Becoming head of her hometown utility company wasn’t DiFonzo’s ambition when she and husband Bob returned to New Braunfels after his military service. DiFonzo, who hadn’t attended college by that point, joined NBU 27 years ago in the accounts payable department. A decade later, the mother of two young boys had obtained her Bachelor of Business Administration degree from Southwest Texas State University in San Marcos and was moving up the career ladder as opportunities presented themselves at NBU.
DiFonzo says the utility industry traditionally has retained employees for a long time. General manager and CEO openings were rare, one reason that woman aren’t commonly found in leadership roles.
“The evolution is occurring,” she says. “I think you’ll see more and more women in leadership in public power and utilities. I see them coming up.
“I got to be one of the first in Texas,” DiFonzo says. “At the time, I had a board of trustees that said ‘We’ll take a chance on you.’ They typically hired engineers, but they liked what I had to offer – customer service and financial experience.”
DiFonzo’s hire to run New Braunfels Utilities emphasized financial, customer service priorities.
Fifteen years on, through the challenging deregulated electricity market and ever more complex rules on water and wastewater management, DiFonzo says she and the board believe it’s been a successful decision.
Managing the three facets of NBU’s service ensure that no two days are ever the same.
“It’s all customer service, but they certainly have very different charges: electricity is a competitive business, wastewater is heavily regulated and water has scarcity of supply," she says. “We’ve got competitive rates, good relationships with our customers and a good relationship with the community. It carries a lot of responsibility to try to make sure NBU meets its responsibilities to its customers. I think I have developed relationships in the industry that have allowed us to not only learn, but provide leadership within public power in the state.”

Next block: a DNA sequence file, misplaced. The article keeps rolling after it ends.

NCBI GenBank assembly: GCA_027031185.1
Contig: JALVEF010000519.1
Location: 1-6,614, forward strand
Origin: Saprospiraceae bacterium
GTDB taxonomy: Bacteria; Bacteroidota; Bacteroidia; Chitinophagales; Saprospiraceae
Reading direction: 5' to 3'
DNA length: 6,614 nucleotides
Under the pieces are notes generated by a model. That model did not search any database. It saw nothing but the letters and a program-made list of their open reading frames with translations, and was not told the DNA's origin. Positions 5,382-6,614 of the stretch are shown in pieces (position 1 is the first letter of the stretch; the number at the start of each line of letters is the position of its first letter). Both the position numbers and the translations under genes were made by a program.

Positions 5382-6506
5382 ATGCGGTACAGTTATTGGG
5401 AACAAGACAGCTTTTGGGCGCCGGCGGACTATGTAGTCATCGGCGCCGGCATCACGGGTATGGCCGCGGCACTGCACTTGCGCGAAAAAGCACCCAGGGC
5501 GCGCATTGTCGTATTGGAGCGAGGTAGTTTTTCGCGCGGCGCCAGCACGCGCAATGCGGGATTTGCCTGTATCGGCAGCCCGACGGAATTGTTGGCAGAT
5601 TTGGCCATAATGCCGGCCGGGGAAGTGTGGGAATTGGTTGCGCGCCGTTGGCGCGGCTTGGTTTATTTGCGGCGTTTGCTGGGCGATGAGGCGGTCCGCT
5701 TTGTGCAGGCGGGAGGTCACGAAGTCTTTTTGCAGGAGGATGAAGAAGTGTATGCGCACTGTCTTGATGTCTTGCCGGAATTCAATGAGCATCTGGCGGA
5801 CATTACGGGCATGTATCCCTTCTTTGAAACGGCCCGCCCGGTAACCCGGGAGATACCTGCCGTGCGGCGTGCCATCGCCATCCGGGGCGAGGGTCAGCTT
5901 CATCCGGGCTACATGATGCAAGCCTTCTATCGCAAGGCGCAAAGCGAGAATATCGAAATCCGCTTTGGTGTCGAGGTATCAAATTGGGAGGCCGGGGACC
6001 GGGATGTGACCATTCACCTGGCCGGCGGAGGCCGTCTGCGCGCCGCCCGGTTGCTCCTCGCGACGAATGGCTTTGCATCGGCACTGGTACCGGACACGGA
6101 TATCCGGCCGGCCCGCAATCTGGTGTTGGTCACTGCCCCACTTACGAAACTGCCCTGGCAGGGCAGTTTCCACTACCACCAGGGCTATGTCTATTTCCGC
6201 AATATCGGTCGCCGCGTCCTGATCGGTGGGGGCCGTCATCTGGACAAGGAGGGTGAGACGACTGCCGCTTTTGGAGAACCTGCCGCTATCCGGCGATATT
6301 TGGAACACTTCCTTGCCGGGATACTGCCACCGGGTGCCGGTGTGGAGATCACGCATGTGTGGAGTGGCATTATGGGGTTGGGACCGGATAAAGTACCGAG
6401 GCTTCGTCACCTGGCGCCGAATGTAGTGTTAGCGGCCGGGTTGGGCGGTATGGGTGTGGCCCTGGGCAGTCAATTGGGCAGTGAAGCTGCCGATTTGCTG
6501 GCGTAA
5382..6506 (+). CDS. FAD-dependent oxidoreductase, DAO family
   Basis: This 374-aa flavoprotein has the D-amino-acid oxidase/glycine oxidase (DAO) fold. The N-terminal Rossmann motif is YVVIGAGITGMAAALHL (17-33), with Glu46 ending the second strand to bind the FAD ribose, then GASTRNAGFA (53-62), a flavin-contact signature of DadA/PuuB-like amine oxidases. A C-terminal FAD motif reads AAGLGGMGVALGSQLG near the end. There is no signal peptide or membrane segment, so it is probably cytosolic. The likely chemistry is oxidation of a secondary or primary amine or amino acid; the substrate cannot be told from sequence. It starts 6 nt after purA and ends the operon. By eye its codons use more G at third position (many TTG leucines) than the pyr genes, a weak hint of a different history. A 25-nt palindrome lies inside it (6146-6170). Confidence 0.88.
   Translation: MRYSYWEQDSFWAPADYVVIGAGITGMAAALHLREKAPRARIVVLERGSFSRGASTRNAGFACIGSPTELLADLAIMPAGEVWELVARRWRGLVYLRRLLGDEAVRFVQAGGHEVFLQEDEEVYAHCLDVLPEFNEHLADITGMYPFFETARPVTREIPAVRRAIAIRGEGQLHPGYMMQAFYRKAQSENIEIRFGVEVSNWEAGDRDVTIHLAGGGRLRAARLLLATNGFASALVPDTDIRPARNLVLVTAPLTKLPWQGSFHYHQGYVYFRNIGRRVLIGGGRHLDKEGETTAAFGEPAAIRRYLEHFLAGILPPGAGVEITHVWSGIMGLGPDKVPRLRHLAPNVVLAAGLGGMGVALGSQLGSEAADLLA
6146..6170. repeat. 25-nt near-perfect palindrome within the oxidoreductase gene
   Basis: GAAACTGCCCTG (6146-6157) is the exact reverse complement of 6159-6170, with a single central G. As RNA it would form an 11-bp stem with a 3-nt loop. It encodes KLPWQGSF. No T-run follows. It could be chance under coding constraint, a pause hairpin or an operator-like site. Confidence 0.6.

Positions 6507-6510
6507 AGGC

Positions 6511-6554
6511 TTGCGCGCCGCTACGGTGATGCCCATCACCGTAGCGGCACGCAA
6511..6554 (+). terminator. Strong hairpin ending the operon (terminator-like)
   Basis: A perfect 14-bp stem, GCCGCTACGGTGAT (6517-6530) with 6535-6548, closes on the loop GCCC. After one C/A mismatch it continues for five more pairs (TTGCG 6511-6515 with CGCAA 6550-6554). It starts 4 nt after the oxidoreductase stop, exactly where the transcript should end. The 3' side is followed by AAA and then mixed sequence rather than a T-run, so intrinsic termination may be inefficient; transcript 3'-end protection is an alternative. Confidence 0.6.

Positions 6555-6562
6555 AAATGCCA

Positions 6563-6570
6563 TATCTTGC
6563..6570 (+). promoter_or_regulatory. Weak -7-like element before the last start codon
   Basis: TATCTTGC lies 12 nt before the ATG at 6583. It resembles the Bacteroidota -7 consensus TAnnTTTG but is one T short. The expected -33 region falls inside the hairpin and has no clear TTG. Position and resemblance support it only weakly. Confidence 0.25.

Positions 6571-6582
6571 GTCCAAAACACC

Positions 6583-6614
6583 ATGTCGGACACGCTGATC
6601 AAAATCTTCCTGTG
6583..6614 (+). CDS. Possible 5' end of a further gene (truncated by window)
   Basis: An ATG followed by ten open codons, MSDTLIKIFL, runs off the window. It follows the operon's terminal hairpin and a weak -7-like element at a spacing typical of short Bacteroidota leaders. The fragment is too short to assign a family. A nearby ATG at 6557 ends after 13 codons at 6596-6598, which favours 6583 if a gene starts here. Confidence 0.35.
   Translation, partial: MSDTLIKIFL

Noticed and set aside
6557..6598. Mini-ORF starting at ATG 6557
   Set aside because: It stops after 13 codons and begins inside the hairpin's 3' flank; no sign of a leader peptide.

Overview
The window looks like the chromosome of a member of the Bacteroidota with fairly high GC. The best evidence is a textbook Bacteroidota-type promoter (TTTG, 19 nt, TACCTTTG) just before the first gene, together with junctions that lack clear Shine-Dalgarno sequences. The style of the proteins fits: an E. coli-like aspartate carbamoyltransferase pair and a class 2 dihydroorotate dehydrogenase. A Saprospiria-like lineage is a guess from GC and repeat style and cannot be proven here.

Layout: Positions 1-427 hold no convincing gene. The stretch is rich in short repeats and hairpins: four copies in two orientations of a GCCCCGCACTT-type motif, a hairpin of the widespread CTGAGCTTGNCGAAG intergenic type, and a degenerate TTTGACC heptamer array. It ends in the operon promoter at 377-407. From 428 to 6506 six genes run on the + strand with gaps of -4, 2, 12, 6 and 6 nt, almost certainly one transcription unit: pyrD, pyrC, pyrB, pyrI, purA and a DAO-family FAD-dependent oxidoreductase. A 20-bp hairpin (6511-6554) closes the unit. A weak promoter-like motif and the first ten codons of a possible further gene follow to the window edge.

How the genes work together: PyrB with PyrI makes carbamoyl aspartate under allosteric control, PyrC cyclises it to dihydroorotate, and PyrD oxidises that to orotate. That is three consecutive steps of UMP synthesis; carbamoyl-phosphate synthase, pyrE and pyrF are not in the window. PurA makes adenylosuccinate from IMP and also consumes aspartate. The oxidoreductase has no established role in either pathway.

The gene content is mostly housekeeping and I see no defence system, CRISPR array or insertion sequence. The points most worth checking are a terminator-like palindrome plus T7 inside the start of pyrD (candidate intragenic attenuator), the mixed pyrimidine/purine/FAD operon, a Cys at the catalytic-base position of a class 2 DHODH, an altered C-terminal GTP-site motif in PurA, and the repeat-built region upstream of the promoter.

In addition to the challenges of supply, incorporating new technology and providing superior customer service, NBU faces work force challenges as longtime employees retire, taking decades of knowledge with them.
“We have to develop our work force, so we have begun trying to create programs that can be used to train new workers and support continuing education,” she says. “We work with other industries and have been building curriculum with (Alamo College’s) Central Texas Technology Center in New Braunfels. Historically, we kept a small work force – people wore a lot of hats. We are developing a human resources department that that can do the next big job of recruitment, taking a multi-pronged attack of external marketing and internal development.” FN